Multiple Sclerosis (MS): Risk rates for women increase

MS is three times more likely in women than men, but this has not always been true. What has changed? Photo: Mike Baird

CHICAGO March 19, 2013 - Prior to WWII, the number of men and women with multiple sclerosis (MS) was approximately equal. That is no longer the case. According to the Mayo Clinic, women are at twice the risk for MS than men. Other organizations such as the Multiple Sclerosis Association suggest the risk for women is three times greater. 

Why the risk has become higher for women is naturally a puzzle for doctors and researchers although statistically, the symptoms and progression of MS remain the same for both sexes.  

Symptoms of MS Women (and Men) May Experience 

The protective myelin sheath around nerve fibers is destroyed with MS, impeding the nerves’ ability to send clear signals to other parts of the body.  

Muscle related symptoms: coordination and balance problems, muscle spasms, numbness, tremors.

Eye related symptoms: involuntary eye movements, double vision, eye discomfort, pain when moving the eyes.

Bladder/bowel related symptoms: bladder infections, difficulty urinating, frequent urination (or the urge to), diarrhea, or constipation. 

Throat/mouth related symptoms: problems articulating speech, change in speech quality, rate, or volume, difficulty chewing or swallowing.

Other symptoms: sexual dysfunction, depression, hearing loss, dizziness, pain or tingling in parts of the body.  

Possible Reasons Why Women Have Higher Risk for MS 

It has long been observed that women with MS frequently experience a reduction in symptoms when they are pregnant. The symptoms return to pre-pregnancy levels after delivery. This leads researchers to consider the role of sex hormones in the development of MS. It cannot be the only factor since women had sex hormones and pregnancies for centuries before the increase in MS risk. 

During the past 60 years women (and men) are on average more overweight or obese than their predecessors. Women smoke more and many work outside the home. They have the option of using oral contraceptives and generally start having children later in life. Young women are starting menstruation earlier, and women use chemical laden beauty products far more than men. Researchers are looking at all these variables.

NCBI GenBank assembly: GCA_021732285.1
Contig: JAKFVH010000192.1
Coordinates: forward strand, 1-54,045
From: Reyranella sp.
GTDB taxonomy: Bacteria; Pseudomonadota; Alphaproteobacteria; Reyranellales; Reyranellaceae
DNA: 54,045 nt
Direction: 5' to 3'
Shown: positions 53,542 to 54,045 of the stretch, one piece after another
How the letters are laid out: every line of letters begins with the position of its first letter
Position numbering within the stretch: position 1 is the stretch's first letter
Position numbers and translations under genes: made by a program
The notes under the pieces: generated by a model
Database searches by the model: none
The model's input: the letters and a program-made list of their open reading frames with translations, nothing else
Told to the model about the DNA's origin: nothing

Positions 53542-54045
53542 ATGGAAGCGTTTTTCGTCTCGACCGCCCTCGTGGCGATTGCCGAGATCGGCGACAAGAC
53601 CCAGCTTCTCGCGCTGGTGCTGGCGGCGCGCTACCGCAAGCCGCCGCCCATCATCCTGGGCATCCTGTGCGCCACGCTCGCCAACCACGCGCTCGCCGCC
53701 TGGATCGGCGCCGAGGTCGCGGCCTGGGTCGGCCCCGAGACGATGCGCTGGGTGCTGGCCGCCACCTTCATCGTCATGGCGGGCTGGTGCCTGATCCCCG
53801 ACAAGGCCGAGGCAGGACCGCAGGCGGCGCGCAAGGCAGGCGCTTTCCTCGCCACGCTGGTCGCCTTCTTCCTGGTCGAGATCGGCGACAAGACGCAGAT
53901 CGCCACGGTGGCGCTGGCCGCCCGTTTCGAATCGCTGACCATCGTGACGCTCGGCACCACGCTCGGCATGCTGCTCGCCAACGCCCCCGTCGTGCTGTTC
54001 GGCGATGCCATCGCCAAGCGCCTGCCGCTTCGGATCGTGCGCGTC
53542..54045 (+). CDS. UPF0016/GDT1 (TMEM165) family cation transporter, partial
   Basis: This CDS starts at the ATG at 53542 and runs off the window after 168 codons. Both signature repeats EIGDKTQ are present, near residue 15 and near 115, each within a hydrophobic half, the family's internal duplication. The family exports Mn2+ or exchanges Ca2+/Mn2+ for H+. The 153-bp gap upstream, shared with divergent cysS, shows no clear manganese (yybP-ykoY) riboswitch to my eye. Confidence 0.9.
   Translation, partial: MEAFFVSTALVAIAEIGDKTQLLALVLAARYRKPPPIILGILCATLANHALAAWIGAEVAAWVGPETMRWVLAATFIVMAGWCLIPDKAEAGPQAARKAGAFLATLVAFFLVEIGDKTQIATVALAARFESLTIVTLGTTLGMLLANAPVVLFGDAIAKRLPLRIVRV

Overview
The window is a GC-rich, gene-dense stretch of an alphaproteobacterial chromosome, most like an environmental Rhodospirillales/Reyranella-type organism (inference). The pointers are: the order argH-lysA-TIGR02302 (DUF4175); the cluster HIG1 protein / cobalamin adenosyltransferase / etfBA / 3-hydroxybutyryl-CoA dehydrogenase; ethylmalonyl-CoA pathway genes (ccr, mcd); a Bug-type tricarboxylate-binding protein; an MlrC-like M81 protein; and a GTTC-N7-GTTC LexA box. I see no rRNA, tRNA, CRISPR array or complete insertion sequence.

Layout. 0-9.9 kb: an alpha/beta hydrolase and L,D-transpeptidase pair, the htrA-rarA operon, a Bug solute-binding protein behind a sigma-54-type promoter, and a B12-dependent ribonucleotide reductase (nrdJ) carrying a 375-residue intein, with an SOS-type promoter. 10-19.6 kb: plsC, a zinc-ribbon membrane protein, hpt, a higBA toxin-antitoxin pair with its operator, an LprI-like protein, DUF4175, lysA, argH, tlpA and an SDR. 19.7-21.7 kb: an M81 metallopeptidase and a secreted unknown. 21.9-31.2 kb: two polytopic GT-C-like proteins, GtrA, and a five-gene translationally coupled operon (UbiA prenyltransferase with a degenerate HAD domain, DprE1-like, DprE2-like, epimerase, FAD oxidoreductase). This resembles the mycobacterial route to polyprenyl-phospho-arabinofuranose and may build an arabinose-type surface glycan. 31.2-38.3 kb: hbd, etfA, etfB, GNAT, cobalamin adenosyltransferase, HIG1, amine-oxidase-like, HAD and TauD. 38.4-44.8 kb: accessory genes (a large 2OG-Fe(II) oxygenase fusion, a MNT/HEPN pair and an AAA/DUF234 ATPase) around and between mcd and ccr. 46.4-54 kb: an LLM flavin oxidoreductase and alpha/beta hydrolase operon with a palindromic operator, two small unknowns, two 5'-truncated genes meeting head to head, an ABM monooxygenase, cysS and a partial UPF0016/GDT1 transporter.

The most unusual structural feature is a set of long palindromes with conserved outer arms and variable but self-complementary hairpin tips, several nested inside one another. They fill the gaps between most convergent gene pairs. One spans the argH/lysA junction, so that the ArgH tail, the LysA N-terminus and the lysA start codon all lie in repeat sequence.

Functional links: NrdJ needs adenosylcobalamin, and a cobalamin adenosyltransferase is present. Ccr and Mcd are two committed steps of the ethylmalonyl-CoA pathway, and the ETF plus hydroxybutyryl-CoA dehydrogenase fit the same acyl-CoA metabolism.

Other studies hone in on environmental and genetic factors such as a study completed at Oxford University and published in the American Academy of Neurology. The researchers there studied a human leukocyte antigen (HLA) gene variant that is associated with MS. This gene variant makes people more susceptible to MS when it is triggered by environmental factors, although not everyone with MS has this gene variant. 

The research showed that women who had MS were 1.4 times more likely to carry the MS gene variant than men diagnosed with MS (that’s 919 women compared to  302 men). The study also revealed that mothers transmitted the HLA gene variant more often to other females in their family, than to males. 

The Good News 

Even though there are more clues and avenues of curiosity than there are answers, the disease does not affect women more adversely than men. Plus, MS does not prevent women from getting pregnant and bearing children. This is a blessing since most people with MS live normal life spans and many will want to experience the joys and difficulties of raising a family. 

You can learn more about MS, and about managing symptoms to create a fulfilling life at Healthline

Research reference:
M.J. Chao et al. MHC transmission Insights into gender bias in MS susceptibility. Neurology, January 5, 2011 DOI: 10.1212/WNL.0b013e318207b060


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Jacqueline Marshall

Jacqueline Marshall is a writer for Help For Depression, and freelances primarily in the areas of psychology and personal development. She has a MA in Counseling Psychology and is a licensed therapist living near Chicago.

Jacqueline has experience helping those diagnosed with severe, persistent mental illness, and in providing general therapy services for individuals, couples, and families. Prior to counseling, she worked in graphic design and music education.

When not writing or counseling, Jacqueline enjoys reading literature and math-less books about quantum physics. She is a published poet, and has studied animal communication and energy healing.  

 

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